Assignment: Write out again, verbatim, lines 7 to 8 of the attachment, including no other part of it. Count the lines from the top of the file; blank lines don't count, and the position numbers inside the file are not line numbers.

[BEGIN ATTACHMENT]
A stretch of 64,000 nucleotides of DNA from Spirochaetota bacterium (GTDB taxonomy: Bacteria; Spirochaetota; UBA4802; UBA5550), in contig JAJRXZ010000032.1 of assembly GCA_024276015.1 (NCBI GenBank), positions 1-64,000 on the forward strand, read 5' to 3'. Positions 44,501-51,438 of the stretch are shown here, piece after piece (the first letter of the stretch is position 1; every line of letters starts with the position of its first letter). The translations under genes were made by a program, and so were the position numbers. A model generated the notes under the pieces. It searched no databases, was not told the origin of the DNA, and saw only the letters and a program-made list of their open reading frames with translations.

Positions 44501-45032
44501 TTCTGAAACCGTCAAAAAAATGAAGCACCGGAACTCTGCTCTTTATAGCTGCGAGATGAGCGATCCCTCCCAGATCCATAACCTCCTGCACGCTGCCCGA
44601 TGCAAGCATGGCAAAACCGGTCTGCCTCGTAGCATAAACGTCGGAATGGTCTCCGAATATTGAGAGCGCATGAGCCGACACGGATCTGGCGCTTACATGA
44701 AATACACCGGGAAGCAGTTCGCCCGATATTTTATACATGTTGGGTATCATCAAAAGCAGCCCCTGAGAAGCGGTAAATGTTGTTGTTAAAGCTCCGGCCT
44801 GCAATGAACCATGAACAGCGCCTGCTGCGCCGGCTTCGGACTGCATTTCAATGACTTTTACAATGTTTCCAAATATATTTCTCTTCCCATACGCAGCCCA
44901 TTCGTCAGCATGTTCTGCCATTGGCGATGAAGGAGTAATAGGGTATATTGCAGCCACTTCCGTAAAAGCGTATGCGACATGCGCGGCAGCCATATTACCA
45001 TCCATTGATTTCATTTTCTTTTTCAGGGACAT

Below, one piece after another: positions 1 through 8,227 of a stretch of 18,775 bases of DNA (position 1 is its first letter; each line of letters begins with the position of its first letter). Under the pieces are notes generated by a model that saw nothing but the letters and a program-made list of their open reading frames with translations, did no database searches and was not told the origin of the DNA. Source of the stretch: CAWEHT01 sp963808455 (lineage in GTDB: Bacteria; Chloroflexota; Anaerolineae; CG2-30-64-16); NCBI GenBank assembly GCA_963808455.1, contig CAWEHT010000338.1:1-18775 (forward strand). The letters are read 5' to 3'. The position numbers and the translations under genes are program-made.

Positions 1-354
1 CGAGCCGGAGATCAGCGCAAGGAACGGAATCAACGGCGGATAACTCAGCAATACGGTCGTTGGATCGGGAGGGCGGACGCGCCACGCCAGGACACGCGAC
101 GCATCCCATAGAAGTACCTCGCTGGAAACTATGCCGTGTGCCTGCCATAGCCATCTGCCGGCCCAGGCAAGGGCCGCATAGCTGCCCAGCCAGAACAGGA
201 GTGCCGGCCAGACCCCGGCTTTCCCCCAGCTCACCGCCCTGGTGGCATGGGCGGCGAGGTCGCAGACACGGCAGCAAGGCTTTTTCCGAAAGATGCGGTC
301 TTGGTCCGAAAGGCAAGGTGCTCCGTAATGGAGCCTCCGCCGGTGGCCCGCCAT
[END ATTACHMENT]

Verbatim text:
44901 TTCGTCAGCATGTTCTGCCATTGGCGATGAAGGAGTAATAGGGTATATTGCAGCCACTTCCGTAAAAGCGTATGCGACATGCGCGGCAGCCATATTACCA
45001 TCCATTGATTTCATTTTCTTTTTCAGGGACAT